7 Association of Canadian Publishers, Results of the 2022 Canadian Book Publishing Industry Diversity Baseline Survey, pp. 22

8 Ibid, pp. 26

9 Ibid, pp 24.

10 Ibid, pp.26

11 Association of Canadian Publishers, Results of the 2022 Canadian Book Publishing Industry Diversity Baseline Survey, pp.27

12 ibid

13 Jim Milliot, “The PW Publishing Industry Salary Survey 2022”, Publishers Weekly, December 16, 2022

14 ibid

15 ibid

16 Statistics Canada, Table 21-10-0200-01 – Book publishers, summary statistics, released February 2, 2022.

17 ibid

18 ibid

19 Statistics Canada, Table 36-10-0452-01 – Culture and sport indicators by domain and sub-domain, by province and territory, product perspective, released June 2, 2022.

20 Statistics Canada, Table 21-10-0042-01 – Book publishers, net value of book sales by customer category (x 1,000,000), released February 2, 2022.

21 ibid

22 BookNet Canada, The State of Publishing in Canada 2021, pp.5

23 Aline Zara, “2022 Canadian book market half-year review”, BookNet Canada, July 22, 2022.

24 BookNet, Canadian Book Consumer Study 2021, pp. 8

25 ibid, pp. 9

26 ibid, pp. 14

27 ibid, pp. 16

28 Aline Zara, “The book-buying behaviours of Canadians in 2022”, BookNet Canada, January 27, 2023.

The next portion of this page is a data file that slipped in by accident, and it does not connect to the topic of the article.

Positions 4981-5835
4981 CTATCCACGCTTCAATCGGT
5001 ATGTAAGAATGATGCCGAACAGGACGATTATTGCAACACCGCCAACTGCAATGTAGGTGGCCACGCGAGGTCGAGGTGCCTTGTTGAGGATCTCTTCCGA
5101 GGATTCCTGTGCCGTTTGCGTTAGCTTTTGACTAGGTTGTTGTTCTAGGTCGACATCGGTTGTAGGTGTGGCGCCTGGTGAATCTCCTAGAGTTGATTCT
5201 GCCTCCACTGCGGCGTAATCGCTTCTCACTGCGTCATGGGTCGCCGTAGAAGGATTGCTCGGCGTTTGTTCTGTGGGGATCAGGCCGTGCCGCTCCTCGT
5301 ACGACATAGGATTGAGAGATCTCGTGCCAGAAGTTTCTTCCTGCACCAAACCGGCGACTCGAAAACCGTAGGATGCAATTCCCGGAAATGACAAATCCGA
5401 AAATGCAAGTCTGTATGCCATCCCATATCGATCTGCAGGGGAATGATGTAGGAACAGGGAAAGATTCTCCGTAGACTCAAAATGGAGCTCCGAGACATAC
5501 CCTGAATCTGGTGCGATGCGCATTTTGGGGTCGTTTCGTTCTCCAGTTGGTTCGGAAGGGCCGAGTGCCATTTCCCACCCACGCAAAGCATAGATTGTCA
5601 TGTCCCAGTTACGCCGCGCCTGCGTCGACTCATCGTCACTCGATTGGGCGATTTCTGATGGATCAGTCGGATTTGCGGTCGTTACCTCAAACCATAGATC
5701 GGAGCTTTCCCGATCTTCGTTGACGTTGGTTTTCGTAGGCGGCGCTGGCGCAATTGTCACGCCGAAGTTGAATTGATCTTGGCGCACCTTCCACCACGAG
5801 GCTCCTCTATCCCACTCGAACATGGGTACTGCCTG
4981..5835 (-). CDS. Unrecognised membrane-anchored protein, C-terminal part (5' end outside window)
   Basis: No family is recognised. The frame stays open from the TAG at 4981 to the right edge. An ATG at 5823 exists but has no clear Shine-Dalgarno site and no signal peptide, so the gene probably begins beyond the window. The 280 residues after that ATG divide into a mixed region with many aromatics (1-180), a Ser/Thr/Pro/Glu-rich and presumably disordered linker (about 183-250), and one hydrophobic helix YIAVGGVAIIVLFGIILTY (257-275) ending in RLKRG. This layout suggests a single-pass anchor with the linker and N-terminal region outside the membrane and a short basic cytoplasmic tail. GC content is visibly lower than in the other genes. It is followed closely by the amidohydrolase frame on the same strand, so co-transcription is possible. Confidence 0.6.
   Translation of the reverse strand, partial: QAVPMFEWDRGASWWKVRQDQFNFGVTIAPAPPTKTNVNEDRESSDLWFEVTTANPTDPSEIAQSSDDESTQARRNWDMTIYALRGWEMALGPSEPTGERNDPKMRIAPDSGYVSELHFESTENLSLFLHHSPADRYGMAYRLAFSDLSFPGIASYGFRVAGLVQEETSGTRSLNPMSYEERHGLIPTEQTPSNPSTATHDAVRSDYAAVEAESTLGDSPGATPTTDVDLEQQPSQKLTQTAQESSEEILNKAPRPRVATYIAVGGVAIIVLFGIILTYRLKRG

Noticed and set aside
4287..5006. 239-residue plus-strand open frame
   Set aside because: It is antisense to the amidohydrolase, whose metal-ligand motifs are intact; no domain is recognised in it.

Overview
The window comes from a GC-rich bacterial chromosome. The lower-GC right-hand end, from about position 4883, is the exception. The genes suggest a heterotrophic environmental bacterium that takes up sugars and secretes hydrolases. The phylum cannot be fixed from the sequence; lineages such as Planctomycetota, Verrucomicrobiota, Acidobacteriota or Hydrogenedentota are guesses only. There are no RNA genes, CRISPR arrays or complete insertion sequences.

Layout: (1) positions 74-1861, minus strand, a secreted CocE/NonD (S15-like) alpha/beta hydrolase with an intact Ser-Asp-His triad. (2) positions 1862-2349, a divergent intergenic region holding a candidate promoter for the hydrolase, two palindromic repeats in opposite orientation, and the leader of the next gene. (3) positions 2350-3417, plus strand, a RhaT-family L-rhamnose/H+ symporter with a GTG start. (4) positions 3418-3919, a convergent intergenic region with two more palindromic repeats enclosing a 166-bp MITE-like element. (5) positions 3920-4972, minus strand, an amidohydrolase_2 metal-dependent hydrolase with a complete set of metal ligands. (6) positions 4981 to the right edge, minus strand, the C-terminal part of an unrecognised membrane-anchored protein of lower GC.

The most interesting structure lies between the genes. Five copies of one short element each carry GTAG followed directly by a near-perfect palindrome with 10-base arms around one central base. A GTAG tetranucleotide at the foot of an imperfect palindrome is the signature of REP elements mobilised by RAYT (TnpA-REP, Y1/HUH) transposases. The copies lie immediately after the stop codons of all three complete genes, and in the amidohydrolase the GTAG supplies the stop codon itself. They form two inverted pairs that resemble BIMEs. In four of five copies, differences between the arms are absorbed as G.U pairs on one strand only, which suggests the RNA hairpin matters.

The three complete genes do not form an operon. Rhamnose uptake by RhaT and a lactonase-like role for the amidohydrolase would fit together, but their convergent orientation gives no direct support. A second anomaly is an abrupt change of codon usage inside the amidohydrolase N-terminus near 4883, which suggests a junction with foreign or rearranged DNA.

29 ibid

30 ibid

31 Aline Zara, “The real impact of #BookTok on book sales”, BookNet Canada, September 29, 2022

32 ibid

33 Jenn McMillen, “Can BookTok Save Bookstores? Read Between The Lines”, Forbes, January 22, 2023

34 BookNet Canada, Must-Watch, Must-Read: Book-to-Screen Adaptations in the Canadian Book Market 2022, pp. 6

35 BookNet Canada, Listening In: Audiobook Use in Canada 2021, pp. 13

36 ibid, pp. 5

37 ibid

38 ibid, pp. 12

39 PwC, Global Entertainment & Media Outlook, 2022-2026: Canada, pp. 4

40 ibid

41 ibid

42 ibid

43 Ed Nawotka, “Publishing in Canada 2022: Canadian Publishing Adapts to New Challenges”, Publishers Weekly, September 23, 2022

44 “Booksellers across Canada receive funding to help expand their online book sales”, Canadian Heritage, November 9, 2022

45 Ed Nawotka, “Publishing in Canada 2022: Canadian Publishing Adapts to New Challenges”, Publishers Weekly, September 23, 2022

46 ibid

47 ibid

48 Association of Canadian Publishers, Written Submission for the Standing Committee on Finance’s Pre-Budget Consultations in Advance of the 2023 Budget, pp. 2

49 Ed Nawotka, “Publishing in Canada 2022: Canadian Publishing Adapts to New Challenges”, Publishers Weekly, September 23, 2022.

50 Jim Milliot and Ed Nawotka, “The Pandemic Still Made Its Presence Felt in Publishing in 2022”, Publishers Weekly, December 22, 2022.